The demand by lenders for Greece to privatize IPTO, Greece’s power grid operator, will most probably top the agenda during next week’s scheduled first round of talks on energy matters between the newly appointed appointed Production Reconstruction, Environment and Energy Minister Panos Skourletis and troika officials.
If the pressure on Greece for the privatization of IPTO, a subsidiary firm of main power utility PPC, is to be reduced, the energy minister and his associates will need to produce a convincing argument for an alternative plan of equal effect on competition in the country’s electricity market.
It will be a difficult quest, as has been acknowledged by even the most avid supporters of an alternative plan for IPTO. The dominant alternative plan concerns parent company PPC selling the operator to the Greek state.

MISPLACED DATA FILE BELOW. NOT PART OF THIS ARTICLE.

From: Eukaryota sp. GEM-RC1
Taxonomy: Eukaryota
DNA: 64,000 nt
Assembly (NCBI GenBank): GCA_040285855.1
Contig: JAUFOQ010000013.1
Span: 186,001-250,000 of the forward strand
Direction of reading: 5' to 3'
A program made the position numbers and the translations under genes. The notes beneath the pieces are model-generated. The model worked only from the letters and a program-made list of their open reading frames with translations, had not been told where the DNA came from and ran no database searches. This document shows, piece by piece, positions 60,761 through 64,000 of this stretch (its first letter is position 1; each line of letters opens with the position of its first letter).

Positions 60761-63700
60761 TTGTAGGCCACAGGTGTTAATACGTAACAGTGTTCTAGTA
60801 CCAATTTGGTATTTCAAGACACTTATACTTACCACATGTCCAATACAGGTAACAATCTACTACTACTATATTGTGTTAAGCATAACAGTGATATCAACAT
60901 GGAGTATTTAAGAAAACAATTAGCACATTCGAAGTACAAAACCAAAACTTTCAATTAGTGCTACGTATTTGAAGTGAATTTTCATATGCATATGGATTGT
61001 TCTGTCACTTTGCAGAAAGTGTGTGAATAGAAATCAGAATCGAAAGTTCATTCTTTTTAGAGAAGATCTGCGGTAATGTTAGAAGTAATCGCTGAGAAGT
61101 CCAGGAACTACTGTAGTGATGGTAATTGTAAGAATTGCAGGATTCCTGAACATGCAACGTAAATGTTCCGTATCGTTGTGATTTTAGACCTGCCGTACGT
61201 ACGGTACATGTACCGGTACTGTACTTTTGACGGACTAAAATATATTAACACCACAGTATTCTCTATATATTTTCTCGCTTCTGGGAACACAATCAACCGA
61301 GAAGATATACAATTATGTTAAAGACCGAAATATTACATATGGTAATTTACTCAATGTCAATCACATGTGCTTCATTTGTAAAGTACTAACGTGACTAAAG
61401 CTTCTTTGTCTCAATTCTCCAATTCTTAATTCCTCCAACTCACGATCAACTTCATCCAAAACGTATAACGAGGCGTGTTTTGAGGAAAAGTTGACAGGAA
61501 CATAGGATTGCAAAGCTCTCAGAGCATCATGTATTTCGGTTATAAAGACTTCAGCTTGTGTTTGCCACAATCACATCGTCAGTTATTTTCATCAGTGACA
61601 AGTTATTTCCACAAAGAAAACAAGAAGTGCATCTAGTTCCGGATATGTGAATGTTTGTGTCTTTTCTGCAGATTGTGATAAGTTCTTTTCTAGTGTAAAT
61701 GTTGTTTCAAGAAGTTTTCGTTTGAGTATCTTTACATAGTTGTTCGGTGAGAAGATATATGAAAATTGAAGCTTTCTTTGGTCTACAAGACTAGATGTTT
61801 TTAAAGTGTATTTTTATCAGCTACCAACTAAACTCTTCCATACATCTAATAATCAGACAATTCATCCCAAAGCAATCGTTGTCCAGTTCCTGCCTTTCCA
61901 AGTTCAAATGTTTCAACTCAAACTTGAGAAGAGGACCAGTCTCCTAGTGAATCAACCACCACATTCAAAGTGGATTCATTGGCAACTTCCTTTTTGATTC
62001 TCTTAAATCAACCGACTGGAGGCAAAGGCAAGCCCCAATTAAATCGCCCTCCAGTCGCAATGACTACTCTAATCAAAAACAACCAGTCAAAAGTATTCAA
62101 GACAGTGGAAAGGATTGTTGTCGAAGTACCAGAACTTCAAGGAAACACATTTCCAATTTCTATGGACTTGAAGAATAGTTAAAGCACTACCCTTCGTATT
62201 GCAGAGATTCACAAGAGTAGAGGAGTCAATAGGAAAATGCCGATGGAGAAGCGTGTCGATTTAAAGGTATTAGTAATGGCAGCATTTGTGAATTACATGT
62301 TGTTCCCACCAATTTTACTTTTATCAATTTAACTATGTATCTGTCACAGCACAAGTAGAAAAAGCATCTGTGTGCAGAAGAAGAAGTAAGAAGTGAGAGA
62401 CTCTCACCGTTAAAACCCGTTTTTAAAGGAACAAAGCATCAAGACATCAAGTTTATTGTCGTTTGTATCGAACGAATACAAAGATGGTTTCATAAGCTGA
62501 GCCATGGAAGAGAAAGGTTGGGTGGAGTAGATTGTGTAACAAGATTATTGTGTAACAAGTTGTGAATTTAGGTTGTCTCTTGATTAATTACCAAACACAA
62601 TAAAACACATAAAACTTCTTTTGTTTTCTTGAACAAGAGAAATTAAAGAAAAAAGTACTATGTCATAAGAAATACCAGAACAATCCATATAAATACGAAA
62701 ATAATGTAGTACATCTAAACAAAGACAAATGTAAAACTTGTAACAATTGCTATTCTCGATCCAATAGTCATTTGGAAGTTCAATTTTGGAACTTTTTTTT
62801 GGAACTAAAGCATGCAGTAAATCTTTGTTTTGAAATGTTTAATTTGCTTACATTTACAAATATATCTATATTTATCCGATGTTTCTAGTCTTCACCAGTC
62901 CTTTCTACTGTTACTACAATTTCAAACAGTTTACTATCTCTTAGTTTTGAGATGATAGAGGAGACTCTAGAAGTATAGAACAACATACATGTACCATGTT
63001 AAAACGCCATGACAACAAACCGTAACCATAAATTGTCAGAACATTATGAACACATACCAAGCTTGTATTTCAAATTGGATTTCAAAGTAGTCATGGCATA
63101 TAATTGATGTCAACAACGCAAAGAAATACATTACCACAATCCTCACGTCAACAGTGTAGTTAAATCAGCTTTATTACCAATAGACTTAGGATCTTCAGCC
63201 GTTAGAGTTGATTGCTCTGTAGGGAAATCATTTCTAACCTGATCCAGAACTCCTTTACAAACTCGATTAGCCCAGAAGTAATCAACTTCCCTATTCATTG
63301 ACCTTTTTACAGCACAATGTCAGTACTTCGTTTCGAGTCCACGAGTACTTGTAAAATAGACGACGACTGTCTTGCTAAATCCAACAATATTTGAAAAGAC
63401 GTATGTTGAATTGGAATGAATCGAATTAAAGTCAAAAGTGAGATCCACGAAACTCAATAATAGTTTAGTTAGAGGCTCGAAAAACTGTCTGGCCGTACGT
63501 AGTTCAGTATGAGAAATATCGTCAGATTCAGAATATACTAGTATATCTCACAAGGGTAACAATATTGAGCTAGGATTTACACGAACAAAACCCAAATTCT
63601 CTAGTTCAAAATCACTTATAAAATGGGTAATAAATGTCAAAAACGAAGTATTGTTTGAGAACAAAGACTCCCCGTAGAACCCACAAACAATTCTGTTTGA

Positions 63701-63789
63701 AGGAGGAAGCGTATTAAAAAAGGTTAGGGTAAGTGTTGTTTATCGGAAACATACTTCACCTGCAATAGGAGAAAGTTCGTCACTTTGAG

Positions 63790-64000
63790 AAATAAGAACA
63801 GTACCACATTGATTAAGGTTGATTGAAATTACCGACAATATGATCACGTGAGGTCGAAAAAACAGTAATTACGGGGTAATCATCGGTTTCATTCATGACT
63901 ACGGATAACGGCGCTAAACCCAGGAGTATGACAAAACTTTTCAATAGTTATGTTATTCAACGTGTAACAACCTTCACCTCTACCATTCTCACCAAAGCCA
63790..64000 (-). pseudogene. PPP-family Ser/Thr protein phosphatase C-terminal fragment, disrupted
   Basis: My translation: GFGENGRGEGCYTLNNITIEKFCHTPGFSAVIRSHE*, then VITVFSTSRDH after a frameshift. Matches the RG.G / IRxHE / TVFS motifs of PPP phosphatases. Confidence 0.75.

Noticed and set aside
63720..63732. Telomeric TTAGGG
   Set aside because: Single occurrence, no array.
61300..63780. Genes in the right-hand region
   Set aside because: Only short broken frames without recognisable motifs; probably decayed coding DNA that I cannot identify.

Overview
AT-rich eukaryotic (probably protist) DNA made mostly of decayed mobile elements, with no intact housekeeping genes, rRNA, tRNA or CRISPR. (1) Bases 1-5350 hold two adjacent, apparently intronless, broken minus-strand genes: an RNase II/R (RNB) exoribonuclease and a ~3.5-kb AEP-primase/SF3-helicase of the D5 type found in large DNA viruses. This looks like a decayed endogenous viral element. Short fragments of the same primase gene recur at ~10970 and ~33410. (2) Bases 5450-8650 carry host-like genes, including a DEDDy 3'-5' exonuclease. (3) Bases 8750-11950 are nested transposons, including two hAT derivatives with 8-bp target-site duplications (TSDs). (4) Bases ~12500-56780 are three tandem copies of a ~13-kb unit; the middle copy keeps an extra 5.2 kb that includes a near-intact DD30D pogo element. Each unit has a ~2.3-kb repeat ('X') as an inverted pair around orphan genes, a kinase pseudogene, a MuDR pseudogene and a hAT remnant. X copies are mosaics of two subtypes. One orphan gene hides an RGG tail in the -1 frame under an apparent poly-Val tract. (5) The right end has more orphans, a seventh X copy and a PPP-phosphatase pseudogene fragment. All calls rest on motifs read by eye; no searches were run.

In the lead-up to next week’s anticipated talks between Skourletis and troika officials, the energy minister has held meetings with the boards at PPC and IPTO over the past few days.
Besides IPTO, the minister will also need to deal with a number of pending issues concerning PPC, its exclusive access to the country’s lignite sources, as well as the need to introduce NOME-type auctions to the electricity market, being the most crucial matters.
Skourletis has planned to meet with officials at ELPE (Hellenic Petroleum), RAE (Regulatory Authority for Energy), and LAGIE (Electricity Market Operator) later today. These meetings will focus on both market and troika matters.
Various industry groups have also requested meetings with the newly appointed energy minister. It was announced yesterday that a team of officials representing HAIPP, the Hellenic Association of Independent Power Producers, locally acronymed ESAI, will hold talks with Skourletis.
The new energy minister’s predecessor, Panagiotis Lafazanis, had refused to meet any industry group officials at his office during his six-month tenure.